Kiama High School student Lara Ivy Farrell has seen "too many" young people in her town suicide.
The 14-year-old embraces programs helping young people with their mental health, so was happy to play her part in bringing the Stymie program to the school.
The online program allows students to ask for help for themselves or peers, by making anonymous notifications through their site at stymie.com.au.
Stymie was developed by 2020 Queensland Australian of the Year, Rachel Downie. After losing a Year 9 student to suicide, the long-time educator came up with the "harm reporting without fear" online tool.
Since 2014 Stymie has been presented to more than 600,000 students nationally, allowing them to anonymously report such things as family violence, bullying, cyber-bullying, depression, illegal activity, harassment and self-harm.
Lara is on the advisory board of local charity Makuta, which funded the Stymie project at Kiama High for the next 12 months.
"I think this is going to be big, as it will give the school much greater insights into the challenges and problems teenagers are facing," Lara said.
"We've had a lot of suicides over the past year. I'm hopeful this program will really help those students who need help."
Queensland-based Stymie presenter Michael Jeh dropped by Kiama High on Thursday to officially launch the program, which aims to break the cycle of harm and abuse through education, intervention and prevention.
Mr Jeh said the first step to break the cycle was to reduce the stigma associated with reaching out for help.
"That's why one of my main messages today was very much focused on if you see or hear something, say something, speak out on behalf of somebody, speak out before it becomes a major problem, even if it is on yourself. But don't wait a day too long because in some cases a day too long is literally a day too long," he said.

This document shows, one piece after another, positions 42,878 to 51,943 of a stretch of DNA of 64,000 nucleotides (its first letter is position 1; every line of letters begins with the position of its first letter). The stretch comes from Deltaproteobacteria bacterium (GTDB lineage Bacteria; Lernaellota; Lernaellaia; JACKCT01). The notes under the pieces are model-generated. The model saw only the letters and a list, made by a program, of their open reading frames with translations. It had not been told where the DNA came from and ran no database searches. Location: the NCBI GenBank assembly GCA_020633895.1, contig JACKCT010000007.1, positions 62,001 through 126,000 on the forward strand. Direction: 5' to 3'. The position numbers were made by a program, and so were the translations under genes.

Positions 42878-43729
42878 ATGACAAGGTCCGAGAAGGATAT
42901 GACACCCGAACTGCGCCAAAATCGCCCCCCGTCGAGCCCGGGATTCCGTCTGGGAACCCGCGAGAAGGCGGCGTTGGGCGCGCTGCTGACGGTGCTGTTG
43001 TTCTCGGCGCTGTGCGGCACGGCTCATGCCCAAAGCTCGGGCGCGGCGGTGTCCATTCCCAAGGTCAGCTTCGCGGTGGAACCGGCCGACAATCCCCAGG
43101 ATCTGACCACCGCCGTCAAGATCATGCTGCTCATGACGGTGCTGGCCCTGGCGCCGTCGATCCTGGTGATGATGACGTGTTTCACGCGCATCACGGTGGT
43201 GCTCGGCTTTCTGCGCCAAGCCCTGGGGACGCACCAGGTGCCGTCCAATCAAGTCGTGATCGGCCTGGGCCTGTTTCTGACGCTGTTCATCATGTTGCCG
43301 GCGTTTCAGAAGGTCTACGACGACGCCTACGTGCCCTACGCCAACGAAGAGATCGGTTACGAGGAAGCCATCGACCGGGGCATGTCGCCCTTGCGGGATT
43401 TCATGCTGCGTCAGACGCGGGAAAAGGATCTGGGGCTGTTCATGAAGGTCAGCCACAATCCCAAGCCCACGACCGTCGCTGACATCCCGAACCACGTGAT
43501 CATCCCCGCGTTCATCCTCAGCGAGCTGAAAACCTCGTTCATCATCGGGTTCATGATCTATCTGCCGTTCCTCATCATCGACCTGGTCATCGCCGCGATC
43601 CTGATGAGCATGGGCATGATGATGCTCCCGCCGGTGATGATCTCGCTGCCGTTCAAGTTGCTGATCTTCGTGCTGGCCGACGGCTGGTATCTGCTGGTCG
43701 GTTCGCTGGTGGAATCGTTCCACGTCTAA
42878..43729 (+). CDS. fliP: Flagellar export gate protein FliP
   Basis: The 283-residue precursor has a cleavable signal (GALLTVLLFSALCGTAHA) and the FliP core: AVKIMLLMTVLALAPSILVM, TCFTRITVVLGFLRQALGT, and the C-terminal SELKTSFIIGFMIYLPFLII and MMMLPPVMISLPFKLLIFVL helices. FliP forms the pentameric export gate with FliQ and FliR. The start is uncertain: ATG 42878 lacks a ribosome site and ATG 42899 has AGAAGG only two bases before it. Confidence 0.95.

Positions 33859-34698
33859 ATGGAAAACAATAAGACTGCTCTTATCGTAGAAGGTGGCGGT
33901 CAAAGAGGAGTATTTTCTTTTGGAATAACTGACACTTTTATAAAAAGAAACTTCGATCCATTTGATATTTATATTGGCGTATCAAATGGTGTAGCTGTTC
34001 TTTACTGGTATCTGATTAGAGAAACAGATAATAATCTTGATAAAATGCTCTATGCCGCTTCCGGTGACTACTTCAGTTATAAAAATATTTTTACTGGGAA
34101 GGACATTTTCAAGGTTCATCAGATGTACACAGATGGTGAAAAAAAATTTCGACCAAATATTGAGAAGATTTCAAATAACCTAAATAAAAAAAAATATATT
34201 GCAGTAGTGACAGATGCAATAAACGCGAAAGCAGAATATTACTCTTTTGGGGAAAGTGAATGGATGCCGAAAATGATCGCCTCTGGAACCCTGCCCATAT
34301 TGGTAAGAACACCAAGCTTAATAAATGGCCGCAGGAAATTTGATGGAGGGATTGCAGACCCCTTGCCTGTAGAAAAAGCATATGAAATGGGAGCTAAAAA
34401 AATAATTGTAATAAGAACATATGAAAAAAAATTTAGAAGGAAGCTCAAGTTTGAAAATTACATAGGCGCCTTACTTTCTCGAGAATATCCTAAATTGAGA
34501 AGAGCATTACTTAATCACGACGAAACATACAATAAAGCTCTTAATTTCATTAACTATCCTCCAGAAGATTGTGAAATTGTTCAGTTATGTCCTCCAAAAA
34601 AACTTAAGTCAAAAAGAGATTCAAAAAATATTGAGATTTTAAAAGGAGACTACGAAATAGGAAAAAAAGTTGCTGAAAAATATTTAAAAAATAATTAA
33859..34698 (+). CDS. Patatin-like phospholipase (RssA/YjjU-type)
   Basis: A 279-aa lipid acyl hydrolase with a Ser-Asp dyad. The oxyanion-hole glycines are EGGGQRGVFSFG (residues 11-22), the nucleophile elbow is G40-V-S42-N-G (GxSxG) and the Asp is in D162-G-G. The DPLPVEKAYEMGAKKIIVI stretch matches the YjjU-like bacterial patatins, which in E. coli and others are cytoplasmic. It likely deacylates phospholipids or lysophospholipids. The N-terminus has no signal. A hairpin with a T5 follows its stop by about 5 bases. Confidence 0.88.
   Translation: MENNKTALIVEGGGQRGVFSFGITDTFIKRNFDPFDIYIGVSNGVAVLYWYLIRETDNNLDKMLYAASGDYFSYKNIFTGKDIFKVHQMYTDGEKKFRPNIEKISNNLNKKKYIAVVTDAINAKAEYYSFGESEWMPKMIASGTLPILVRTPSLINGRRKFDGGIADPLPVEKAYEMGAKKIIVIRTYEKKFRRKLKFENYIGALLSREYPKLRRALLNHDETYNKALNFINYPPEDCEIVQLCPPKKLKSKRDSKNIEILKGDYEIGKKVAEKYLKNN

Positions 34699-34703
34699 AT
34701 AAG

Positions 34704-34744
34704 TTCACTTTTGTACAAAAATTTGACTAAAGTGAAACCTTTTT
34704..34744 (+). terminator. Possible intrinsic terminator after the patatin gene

"Students can go to the website stymie.com.au and that is where they get to make an anonymous notification which goes straight through to the school principal and school leaders and the school then sees the message and reacts and responds accordingly."
Mr Jeh praised Kiama High principal Catherine Glover and the school's wellbeing team for caring about their students.
School wellbeing head teacher Louise Luke said Stymie would add to the many awesome programs at the school.
"We also have great counselling services and great teachers, but sometimes it is hard to have the face to face conversation," she said.
"This is another platform, because they are on their phones all the time, they can go on to this web-based program.
"We are trying to encourage the kids not to be bystanders. Everyone is a bystander. It is actually having the courage to be able to do something about it.
"We want school to be a safe place and it is not always.
"If we can help kids to be able to stand up for themselves it is going to help them in the future when they leave school as well well because school isn't the only place you get bullied.
"I really think the program will work and I hope the kids take it on board and we can show that we are really caring community."
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